TextUnited provided COSA with translations to Portuguese and Oromo for their work in South America and Africa. We are always happy to support forward-thinking organisations in translating surveys, analysing sentiment and facilitating communication throughout multinational supply chains.
Why COSA’s Work Matters
There’s another data point that sheds some light on why the world needs organisations like COSA:
While 96% of the Global 250 companies now report on their sustainability, their impact has been almost unobservable (KPMG Survey of Sustainability Reporting 2020).
Why are farmers and factory workers still grossly underpaid for their critical work? Why are forests being devastated at record rates in the name of business? Why are the world’s biggest companies recording profits in the hundreds of millions while their ‘sustainable’ practices are routinely failing to live up to the standards that 2021 demands?
COSA metrics align with dozens of leading institution and international accords
It’s not laziness; sustainability reporting is 100x more prevalent now than it was at the turn of the century (Harvard Business Review).
The problem here lies with ineffectual data. The very metrics that companies use to measure and disclose their impact are often missing, for two reasons:
1. Difficulty of Measurement
Let’s not pretend that a company measuring things like carbon footprint is a simple matter.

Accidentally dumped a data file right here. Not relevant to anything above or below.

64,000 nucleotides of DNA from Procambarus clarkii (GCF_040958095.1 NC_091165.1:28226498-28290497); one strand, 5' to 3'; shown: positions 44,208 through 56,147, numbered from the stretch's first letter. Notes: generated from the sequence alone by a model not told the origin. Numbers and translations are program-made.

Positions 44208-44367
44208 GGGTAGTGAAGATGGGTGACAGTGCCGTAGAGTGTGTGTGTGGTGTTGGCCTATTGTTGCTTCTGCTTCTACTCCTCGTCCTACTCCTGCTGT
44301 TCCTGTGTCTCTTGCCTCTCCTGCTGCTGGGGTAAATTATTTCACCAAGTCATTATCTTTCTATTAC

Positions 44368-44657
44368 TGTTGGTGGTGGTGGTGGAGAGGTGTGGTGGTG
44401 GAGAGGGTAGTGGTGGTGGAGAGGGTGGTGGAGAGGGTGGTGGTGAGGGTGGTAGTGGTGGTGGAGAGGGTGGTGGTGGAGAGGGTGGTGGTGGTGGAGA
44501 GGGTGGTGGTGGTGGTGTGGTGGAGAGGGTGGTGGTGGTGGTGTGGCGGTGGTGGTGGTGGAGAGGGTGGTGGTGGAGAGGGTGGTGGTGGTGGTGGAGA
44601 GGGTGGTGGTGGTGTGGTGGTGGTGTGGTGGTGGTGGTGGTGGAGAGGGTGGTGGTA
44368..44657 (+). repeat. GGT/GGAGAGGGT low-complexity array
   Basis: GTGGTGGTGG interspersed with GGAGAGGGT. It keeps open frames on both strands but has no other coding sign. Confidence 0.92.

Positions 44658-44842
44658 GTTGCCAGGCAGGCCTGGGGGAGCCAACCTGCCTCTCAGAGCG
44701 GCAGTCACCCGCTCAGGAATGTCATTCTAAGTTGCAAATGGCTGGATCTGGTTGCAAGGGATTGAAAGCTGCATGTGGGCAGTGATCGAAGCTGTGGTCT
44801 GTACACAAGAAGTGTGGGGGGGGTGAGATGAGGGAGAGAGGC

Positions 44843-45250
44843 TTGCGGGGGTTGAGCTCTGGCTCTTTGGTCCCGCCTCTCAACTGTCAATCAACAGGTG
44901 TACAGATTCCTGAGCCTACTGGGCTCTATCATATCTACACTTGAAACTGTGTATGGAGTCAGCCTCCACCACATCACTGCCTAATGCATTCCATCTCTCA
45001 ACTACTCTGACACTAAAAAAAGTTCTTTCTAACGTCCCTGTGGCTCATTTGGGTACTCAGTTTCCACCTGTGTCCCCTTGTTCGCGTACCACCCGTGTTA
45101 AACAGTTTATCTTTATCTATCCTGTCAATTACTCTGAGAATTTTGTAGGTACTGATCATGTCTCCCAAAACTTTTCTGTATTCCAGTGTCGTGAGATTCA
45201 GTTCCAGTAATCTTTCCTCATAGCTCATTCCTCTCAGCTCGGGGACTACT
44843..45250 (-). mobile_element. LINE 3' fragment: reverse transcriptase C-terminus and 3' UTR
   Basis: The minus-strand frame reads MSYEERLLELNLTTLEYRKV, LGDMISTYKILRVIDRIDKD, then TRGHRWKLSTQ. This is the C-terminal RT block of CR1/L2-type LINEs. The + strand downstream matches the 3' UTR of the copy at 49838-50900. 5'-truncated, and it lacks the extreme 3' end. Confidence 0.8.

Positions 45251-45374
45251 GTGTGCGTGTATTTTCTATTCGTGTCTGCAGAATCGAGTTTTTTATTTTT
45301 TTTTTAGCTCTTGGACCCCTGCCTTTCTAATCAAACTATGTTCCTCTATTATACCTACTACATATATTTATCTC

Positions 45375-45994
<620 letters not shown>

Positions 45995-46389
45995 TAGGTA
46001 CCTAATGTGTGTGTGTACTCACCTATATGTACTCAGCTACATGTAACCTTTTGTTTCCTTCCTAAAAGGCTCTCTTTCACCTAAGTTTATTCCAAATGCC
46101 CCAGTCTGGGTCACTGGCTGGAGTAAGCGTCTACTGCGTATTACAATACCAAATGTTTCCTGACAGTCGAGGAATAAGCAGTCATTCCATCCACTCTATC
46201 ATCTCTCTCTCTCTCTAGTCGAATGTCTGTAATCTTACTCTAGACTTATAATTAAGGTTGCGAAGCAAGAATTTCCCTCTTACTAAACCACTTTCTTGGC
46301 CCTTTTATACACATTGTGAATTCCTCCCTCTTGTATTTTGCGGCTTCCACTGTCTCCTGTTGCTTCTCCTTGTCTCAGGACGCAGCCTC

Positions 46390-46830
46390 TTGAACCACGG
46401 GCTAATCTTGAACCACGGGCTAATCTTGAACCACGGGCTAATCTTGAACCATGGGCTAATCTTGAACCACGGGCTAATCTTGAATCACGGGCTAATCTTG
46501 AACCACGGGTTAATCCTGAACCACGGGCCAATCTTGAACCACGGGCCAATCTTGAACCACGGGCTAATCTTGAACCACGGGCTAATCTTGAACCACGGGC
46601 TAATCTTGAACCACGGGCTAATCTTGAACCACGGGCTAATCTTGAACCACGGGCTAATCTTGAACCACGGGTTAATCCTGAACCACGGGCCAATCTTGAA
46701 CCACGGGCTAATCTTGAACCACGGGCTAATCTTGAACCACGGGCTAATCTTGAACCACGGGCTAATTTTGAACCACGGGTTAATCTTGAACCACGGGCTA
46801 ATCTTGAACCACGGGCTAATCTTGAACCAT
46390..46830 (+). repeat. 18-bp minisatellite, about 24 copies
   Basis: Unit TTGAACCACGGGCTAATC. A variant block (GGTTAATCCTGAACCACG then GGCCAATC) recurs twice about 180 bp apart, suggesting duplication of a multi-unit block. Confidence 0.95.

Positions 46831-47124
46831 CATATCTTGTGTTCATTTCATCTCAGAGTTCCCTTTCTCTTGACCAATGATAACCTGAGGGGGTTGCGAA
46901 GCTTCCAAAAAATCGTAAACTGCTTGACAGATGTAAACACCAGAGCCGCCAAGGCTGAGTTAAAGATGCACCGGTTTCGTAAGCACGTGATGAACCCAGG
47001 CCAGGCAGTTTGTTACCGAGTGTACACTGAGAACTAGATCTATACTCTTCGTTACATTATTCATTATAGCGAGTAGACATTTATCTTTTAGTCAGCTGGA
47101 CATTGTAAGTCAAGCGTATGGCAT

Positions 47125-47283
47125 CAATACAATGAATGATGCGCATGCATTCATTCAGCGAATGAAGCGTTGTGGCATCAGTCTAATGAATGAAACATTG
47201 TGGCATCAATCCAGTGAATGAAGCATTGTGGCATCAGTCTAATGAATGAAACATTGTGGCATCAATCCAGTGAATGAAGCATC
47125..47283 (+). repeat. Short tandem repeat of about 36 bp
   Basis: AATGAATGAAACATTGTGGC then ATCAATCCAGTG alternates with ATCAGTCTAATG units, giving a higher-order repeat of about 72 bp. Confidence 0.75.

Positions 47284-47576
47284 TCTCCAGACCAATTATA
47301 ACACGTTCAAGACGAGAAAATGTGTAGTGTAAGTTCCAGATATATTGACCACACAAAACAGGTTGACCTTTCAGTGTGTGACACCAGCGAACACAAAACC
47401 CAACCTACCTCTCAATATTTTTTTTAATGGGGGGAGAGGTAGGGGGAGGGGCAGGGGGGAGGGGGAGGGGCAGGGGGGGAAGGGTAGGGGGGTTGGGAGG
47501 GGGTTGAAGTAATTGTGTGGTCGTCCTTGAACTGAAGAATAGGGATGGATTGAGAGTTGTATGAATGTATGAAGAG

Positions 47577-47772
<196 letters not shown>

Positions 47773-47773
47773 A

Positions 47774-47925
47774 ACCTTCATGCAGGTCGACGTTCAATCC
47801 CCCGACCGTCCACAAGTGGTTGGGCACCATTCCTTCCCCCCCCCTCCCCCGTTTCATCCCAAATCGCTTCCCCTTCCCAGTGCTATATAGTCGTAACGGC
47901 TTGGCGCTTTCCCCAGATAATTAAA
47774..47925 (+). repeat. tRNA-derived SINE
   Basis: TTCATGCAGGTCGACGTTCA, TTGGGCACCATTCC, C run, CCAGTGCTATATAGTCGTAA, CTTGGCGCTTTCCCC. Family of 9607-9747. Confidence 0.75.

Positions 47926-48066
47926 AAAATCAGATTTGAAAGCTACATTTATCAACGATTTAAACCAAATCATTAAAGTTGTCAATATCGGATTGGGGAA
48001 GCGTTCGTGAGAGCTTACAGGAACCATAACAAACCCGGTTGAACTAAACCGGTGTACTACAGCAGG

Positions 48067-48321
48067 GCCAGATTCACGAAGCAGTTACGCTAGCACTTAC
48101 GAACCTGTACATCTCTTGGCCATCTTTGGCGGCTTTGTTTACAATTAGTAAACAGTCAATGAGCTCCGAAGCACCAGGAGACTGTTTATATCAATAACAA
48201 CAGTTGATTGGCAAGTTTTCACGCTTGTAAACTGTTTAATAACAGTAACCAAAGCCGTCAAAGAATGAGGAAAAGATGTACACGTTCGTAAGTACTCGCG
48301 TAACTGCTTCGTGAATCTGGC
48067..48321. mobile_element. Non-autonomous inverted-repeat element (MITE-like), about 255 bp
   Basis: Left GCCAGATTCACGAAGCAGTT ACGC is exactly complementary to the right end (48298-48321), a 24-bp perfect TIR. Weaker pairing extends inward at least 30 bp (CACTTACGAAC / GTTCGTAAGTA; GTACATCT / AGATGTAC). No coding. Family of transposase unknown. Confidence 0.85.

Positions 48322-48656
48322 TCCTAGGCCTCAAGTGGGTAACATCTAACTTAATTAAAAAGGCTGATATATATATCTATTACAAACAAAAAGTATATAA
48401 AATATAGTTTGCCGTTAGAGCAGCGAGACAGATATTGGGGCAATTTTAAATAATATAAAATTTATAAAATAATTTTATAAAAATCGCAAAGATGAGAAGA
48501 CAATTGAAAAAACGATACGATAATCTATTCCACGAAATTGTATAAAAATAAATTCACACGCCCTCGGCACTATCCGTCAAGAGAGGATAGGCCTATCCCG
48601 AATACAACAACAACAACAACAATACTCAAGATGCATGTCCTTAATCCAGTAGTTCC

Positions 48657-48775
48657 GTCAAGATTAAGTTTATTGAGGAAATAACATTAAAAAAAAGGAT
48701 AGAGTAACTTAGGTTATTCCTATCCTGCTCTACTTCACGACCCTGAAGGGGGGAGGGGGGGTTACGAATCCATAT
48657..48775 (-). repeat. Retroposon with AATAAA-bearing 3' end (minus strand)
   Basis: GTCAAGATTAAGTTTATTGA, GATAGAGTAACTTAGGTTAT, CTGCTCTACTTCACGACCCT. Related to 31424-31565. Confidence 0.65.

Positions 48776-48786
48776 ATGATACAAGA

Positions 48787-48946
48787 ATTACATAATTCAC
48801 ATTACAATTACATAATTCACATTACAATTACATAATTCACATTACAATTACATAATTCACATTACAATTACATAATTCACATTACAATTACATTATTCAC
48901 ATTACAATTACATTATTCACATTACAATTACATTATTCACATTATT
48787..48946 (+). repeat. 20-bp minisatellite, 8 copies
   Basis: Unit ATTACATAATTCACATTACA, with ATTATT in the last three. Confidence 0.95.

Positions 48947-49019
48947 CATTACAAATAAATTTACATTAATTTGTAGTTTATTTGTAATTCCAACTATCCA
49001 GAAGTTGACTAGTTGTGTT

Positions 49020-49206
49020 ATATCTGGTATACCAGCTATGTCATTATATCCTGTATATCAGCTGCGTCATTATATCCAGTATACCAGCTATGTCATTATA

Beyond direct emissions from factories, offices and vehicles, companies are expected to disclose the emissions of every action along their supply chain, along with emissions from employee business trips, waste disposal, investments and more.
For most companies, these indirect carbon emissions constitute the overwhelming bulk of their footprint. In the case of shoemaker Timberland in 2009, 95% of their emissions were indirect emissions, and yet could not be tracked due to the complexity of doing so (Harvard Business Review).
2. Vague and Unrelatable Data
Would you understand the true environmental impact of the release of 31 micrograms of benzene per cubic metre at Delek’s Louisiana refinery?
Data in sustainability reports is often a minefield of jargon without context. The average person has no idea how about micrograms of benzene, grams of phosphorous and even the more common tonnes of CO2.
Without tangible reference points, these metrics fall on deaf ears, making them largely ineffectual.
COSA work primarily in developing countries and across global agri-food supply chains.
The Fight Continues
Though sustainability reporting and supply chain transparency have certainly become the norm in the 20th century’s third decade, the gaping holes in the system itself are still fully visible.
COSA’s approach to sustainability reporting is fighting this. With smarter metrics and advanced traceability, alongside a measurable sustainability ROI for communities, companies, partners and governments looking to make a real difference, COSA are putting an end to the prevalent ‘check-the-box’ mentality and ushering in the future of sustainability from the ground up.